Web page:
Juventus could reportedly face more penalties for their part in the Calciopoli scandal after public prosecutors in Naples wrapped up their investigation.
The Italian giants were stripped of their last two League titles and thrown into Serie B with a nine-point penalty, but Bianconeri fans are fearing another summer on trial.
Prosecutors in Naples have finally closed their match-fixing probe after almost a year and have named 48 people who they suspect of wrongdoing, a standard step before possible criminal charges are issued.
It is now expected that their findings will be passed on to Saverio Borrelli, the head of the Italian Football Federation’s (FIGC) investigative team, who may opt to open a new sporting trial as a result.
It’s understood that a total of 39 games from the 2004-05 campaign are among a list of incriminated ties, 15 of which were not previously made known by the Naples investigation.
Among the fresh games under suspicion is a Juventus-Milan tie which ended 0-0 in Turin from the season in question.
The scandal erupted last May when a number of intercepted telephone calls between leading figures of the Italian game and referees raised doubts over the legitimacy of the '04-05 championship.
Former Juventus general director Luciano Moggi was placed at the centre of the scandal after being accused of setting up a network in an attempt to influence the outcome of matches.
"The contacts took place via phone calls, thanks to secret sim cards that were provided by Moggi to designators Paolo Bergamo and Pier Luigi Pairetto, to Messina’s sporting director Mariano Fabiani, to referees Gianluca Paparesta, Salvatore Racalbuto, Stefano Cassara, Antonio Dattilo, Paolo Bertini, Marco Gabriele, Tiziano Pieri, Massimo De Santis and Marcello Ambrosino," read a statement released by the Naples prosecutors.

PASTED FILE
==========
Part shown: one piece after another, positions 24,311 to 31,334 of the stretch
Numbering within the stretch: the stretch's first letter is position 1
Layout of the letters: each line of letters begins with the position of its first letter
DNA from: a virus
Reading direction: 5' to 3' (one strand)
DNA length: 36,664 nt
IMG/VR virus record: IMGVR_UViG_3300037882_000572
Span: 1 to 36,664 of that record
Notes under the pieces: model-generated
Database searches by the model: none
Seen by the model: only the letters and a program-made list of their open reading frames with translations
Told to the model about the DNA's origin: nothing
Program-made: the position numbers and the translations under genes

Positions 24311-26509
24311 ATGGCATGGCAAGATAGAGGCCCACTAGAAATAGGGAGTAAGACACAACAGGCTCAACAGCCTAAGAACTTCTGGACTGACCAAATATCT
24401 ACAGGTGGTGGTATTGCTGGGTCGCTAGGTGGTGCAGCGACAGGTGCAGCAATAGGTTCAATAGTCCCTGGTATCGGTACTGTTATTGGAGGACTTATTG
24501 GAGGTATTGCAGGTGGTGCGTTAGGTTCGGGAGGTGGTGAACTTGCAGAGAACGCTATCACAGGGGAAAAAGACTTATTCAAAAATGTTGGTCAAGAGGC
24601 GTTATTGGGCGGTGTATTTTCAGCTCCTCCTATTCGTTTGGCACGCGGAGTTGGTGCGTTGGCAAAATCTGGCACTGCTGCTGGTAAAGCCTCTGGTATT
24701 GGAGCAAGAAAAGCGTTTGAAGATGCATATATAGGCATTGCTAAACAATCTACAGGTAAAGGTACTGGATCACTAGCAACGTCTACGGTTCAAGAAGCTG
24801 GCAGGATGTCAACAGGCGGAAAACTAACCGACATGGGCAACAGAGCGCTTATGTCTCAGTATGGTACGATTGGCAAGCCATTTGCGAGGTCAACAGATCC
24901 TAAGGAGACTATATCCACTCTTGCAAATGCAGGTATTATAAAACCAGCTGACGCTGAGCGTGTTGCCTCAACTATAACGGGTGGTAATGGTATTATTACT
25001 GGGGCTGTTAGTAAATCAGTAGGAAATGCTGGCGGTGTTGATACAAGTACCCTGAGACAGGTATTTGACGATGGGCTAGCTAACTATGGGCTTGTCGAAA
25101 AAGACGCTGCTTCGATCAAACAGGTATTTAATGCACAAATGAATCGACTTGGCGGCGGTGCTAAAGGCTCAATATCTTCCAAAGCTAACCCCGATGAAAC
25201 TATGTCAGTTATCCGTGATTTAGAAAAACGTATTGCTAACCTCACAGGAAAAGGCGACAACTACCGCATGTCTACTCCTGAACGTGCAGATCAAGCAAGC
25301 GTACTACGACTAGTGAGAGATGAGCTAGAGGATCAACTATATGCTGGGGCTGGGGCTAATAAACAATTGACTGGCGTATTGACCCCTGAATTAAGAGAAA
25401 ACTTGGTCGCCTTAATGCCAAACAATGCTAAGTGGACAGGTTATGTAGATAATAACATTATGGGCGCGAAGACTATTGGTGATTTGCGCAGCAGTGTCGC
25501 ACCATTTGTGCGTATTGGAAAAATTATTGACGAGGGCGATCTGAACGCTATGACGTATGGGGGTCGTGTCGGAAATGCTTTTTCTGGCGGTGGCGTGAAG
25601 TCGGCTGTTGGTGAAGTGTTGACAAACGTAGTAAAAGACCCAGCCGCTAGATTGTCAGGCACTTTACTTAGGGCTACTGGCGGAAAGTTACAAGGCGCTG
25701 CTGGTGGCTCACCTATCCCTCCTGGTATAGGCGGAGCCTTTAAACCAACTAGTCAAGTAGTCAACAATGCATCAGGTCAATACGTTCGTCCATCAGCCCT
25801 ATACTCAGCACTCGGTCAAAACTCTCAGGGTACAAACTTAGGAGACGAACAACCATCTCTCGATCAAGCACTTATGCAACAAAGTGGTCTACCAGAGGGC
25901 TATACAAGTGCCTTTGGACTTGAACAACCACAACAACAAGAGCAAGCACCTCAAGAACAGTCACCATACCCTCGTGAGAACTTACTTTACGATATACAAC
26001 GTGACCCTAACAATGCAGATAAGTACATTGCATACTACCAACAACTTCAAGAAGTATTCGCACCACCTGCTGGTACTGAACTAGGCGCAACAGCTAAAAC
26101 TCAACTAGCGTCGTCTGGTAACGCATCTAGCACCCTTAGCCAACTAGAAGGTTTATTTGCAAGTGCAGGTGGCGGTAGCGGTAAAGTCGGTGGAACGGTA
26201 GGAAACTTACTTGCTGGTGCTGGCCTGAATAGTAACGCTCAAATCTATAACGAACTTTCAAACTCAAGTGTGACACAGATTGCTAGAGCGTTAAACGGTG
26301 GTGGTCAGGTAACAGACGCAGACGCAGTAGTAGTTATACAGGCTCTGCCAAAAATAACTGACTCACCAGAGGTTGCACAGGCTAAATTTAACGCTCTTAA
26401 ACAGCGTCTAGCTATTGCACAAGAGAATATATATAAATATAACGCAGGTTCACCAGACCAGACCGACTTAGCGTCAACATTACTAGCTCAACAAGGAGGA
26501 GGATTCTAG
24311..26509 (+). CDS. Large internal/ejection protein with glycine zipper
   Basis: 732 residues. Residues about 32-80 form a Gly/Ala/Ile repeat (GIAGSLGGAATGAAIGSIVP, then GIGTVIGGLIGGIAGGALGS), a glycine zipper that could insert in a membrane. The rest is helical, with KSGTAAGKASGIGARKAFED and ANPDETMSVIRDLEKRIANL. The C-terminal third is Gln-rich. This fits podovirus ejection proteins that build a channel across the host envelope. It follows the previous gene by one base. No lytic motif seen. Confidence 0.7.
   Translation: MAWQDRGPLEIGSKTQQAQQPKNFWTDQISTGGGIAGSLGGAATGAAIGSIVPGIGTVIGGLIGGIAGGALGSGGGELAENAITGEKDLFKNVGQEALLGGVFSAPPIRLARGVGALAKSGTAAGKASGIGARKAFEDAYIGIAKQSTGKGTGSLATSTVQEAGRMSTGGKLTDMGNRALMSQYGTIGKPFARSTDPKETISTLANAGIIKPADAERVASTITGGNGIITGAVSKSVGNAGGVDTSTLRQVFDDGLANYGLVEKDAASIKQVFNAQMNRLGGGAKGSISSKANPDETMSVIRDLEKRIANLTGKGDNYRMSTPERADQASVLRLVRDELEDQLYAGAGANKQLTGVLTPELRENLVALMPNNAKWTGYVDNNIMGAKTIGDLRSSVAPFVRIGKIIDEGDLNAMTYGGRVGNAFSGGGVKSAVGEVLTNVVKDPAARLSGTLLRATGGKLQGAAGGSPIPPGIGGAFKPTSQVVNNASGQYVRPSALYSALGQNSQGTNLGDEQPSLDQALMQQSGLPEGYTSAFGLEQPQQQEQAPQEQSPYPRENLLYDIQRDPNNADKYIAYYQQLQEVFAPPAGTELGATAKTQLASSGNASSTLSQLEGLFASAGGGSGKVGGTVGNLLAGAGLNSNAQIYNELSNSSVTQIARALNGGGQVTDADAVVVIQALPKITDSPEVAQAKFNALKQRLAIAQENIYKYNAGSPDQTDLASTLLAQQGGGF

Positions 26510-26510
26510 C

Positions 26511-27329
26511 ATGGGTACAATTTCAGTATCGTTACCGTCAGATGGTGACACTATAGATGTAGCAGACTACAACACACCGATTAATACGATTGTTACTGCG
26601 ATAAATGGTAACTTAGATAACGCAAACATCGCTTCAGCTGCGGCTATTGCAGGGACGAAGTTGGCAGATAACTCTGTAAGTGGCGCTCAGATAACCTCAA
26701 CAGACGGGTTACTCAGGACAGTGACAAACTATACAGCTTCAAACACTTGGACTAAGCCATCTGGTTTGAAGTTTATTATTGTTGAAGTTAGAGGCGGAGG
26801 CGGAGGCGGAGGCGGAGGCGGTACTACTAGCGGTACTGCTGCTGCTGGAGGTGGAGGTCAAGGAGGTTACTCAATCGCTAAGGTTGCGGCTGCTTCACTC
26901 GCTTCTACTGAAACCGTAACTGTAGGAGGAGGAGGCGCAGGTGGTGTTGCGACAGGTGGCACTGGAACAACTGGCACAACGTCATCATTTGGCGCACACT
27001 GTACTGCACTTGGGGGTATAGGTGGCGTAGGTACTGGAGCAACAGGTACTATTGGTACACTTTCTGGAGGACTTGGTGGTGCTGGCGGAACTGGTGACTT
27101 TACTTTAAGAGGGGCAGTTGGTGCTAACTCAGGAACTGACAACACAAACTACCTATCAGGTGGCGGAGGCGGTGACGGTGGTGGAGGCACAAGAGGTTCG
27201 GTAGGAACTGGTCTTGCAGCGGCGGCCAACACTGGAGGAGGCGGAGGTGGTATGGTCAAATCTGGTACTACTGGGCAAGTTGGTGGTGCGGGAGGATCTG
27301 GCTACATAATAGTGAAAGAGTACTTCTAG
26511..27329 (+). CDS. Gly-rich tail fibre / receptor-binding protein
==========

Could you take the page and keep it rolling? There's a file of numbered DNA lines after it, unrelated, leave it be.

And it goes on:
As a result of their findings, the match officials and Sicilian club Messina – who have protested their innocence – could also be facing a sporting tribunal.
Messina chief Pietro Franza said: "We have always operated in absolute legal transparency. [Former sporting director] Mariano Fabiani will be cleared in a short time."
With regards to Juventus, it has been claimed that they may be asked to face more FIGC charges depending on what Borrelli finds in the reports.
But the Turin giants are remaining calm about the situation. "Until we have something concrete in our possession then it is not right to say anything," said club lawyer Luigi Chiappero.
However, President Giovanni Cobolli Gigli quickly shot down claims that his outfit may face further penalisation for either this season or next. "We have to make it clear that Calciopoli didn’t start with Juventus," he argued. "We’ve already paid the price for it, perhaps too much.
"After all, the decision to take away the 2006 Scudetto from us and hand it to Inter is still incomprehensible today."
Lazio, Milan, Reggina, Fiorentina and Arezzo were the other clubs punished by the FIGC for their part in Calciopoli, as well as numerous club, FIGC and refereeing officials.
Only one referee, Massimo De Santis, was found guilty of misconduct in the sporting courts.
These are the 15 new games under investigation: Udinese-Brescia 1-2 (26-09-2004), Siena-Juventus 0-3 (23-10-2004), Juventus-Chievo 3-0 (31-10-2004), Messina-Reggina 2-1 (31-10-2004), Messina-Fiorentina 1-1 (28-11-2004), Juventus-Milan 0-0 (18-12-2004), Roma-Parma 5-1 (19-12-2004), Brescia-Bologna 1-1 (06-01-2005), Cagliari-Juventus 1-1 (16-01-2005), Messina-Parma 1-0 (23-01-2005), Sampdoria-Siena 1-1 (30-01-2005), Siena-Messina 2-2 (13-02-2005), Palermo-Lecce 3-3 (20-02-2005), Reggina-Messina 0-2 (13-03-2005) & Lazio-Juventus 0-1 (24-04-2005).